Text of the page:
How to Build Buyer Personas 

By Madison Taylor
April 7, 2023
Wooden Blocks in a staircase pattern

There’s an old joke about a drunk man stumbling around under a streetlight. A police officer approaches him and asks what he’s doing, to which the drunk man replies that he lost his keys. The officer asks, “Where did you lose them?” The man replies, “Across the street, but the light is better over here.”

There’s a real danger in the marketing world of becoming the man under the streetlight. Companies with a limited budget or limited marketing resources tend to spend their money where it’s easiest to track — where the light is best. That means paid ads, PPC search results, and Meta social ads.

But while those ads are easy to buy, easy to design, and easy to measure, they’re not necessarily the best way to reach the people you want to talk to. That’s why buyer personas are so important.

What’s a Buyer Persona?

We’ve advocated buyer personas for years — they’re the foundation of all your marketing efforts. What is a buyer persona? It’s a hypothetical customer of your company that you create based on who you think is buying from you and who would make the best fit.

When you create a buyer persona, you lay out everything relevant about them — job titles, income, age, location, demographic info, interests, and hobbies, whether they own or rent their home, what kind of car they drive, and any of a hundred other potentially useful factors.

Included in that list are their internet habits. Do your customers use social media apps? Which ones? How much time do they spend on those networks? What time of day do they generally log on? Where do they get their news? What do they do for entertainment? Do they use a desktop, laptop, or mobile device?

How to Build Buyer Personas

How do you answer those questions? The first way is by asking your customers themselves, either directly or indirectly. The most direct way is to ask your customers. Send out surveys with their receipts, asking them how they found out about your product, what their buying experience was like, and so on. Ask them what’s working and what they’d like to change.

To get a sense of your existing customers indirectly, you can also ask your sales team what patterns they’ve noticed. What features of your product are most appealing? What are the biggest reasons people don’t close the deal? Who tends to be the best customers, and who tends not to renew their subscriptions or make repeat purchases?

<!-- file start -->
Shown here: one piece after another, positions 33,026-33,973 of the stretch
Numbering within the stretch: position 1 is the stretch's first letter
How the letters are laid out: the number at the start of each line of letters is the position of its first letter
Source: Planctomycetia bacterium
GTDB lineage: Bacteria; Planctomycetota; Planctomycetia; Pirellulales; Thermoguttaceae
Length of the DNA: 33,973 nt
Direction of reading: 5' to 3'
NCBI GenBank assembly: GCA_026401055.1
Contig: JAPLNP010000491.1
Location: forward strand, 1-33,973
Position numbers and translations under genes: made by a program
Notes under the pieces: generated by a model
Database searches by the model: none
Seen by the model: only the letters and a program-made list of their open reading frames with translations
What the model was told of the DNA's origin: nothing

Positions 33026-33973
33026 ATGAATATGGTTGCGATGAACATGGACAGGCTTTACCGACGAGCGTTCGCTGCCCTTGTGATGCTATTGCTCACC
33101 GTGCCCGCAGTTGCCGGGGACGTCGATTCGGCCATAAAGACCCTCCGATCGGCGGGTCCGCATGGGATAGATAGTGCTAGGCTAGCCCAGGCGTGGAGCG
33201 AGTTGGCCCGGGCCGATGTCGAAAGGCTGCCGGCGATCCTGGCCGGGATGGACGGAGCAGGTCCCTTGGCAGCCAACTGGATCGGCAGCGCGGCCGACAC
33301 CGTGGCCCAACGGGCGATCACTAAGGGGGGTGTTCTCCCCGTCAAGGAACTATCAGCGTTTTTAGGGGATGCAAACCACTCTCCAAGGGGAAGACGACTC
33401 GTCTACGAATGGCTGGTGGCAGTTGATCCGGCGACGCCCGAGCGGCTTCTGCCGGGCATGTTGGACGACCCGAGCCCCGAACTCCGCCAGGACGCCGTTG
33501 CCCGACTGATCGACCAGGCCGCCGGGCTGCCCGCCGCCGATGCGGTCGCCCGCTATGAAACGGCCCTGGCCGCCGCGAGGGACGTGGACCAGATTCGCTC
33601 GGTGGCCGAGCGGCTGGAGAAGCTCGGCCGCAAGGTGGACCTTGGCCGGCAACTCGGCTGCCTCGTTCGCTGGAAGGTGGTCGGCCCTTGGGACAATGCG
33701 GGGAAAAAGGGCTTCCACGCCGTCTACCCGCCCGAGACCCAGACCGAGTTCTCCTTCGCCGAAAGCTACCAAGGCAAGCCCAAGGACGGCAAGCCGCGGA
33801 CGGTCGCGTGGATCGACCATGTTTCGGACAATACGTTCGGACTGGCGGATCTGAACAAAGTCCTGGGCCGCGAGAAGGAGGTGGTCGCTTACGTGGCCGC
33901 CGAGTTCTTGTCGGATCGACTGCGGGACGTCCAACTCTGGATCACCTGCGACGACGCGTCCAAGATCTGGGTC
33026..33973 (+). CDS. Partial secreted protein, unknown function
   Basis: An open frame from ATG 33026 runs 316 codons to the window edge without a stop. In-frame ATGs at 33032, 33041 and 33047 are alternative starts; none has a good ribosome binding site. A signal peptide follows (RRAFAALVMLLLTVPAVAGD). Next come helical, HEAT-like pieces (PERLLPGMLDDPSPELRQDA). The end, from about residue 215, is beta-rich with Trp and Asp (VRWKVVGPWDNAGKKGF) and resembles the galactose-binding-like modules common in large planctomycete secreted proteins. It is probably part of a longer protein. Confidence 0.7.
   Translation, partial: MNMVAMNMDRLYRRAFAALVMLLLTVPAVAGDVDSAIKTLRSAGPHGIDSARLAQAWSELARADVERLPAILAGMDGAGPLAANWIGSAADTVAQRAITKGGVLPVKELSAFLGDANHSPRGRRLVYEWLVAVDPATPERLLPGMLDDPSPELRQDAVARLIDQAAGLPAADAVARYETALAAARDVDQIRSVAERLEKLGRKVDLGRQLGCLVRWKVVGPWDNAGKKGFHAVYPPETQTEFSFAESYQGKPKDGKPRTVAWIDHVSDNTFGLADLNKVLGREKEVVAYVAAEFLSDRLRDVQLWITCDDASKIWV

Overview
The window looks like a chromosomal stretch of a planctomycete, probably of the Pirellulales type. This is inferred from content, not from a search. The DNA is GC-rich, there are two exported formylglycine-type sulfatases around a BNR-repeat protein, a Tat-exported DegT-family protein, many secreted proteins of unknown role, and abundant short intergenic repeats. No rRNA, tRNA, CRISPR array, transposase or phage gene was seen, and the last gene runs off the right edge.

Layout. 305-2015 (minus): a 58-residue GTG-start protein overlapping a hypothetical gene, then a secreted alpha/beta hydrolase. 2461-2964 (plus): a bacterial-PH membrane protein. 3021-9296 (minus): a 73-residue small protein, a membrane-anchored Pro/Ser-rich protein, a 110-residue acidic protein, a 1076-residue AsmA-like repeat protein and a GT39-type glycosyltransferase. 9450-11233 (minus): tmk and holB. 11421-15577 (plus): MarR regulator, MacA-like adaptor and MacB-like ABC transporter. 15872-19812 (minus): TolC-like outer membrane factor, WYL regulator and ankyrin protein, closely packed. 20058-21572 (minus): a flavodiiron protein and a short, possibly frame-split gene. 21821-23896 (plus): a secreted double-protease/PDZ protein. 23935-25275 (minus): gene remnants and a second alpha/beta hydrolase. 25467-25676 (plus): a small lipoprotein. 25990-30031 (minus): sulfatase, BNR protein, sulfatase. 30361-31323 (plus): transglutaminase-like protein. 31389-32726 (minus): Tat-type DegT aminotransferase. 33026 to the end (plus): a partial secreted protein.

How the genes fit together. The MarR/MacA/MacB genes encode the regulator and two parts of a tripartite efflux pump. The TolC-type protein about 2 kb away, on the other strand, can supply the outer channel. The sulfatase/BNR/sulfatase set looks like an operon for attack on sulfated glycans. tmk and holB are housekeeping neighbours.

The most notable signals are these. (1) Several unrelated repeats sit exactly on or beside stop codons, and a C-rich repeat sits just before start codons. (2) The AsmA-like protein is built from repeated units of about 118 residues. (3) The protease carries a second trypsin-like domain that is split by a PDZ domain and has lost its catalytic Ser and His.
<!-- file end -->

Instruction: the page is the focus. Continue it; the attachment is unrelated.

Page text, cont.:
If you’re starting out and don’t have enough customer data to draw real conclusions, start building personas from whom you’d like to see buying your products. If you make enterprise software, you probably don’t want to sell to low-budget startups. If you make industrial manufacturing equipment, you don’t want to waste ad money on people who can’t afford it. If you offer a service in person, there’s no point in advertising to people who live far away. And so on.

Even if you can’t answer all of those questions for your real customers, you should be able to answer them for your personas. That way, you can tailor your marketing strategy, messaging, and placement to appeal to the right people — finding them where they are, not where it’s easiest to look.

Step-by-Step Guide on How to Build a Buyer Persona:

  1. Collect Demographic Information:

Start by gathering basic demographic data about your customers, such as age, gender, location, income, education level, and job title. This information provides a foundational understanding of who your customers are.

  1. Analyze Behavior and Interests:

Examine your customers’ behavior, interests, and hobbies. This includes understanding what they do in their free time, what websites they visit, and what social media platforms they use. This helps in crafting targeted marketing messages.

  1. Identify Pain Points and Challenges:

Talk to your existing customers, conduct surveys, or analyze customer support inquiries to identify the common challenges and pain points your customers face. Understanding their problems helps you position your product or service as a solution.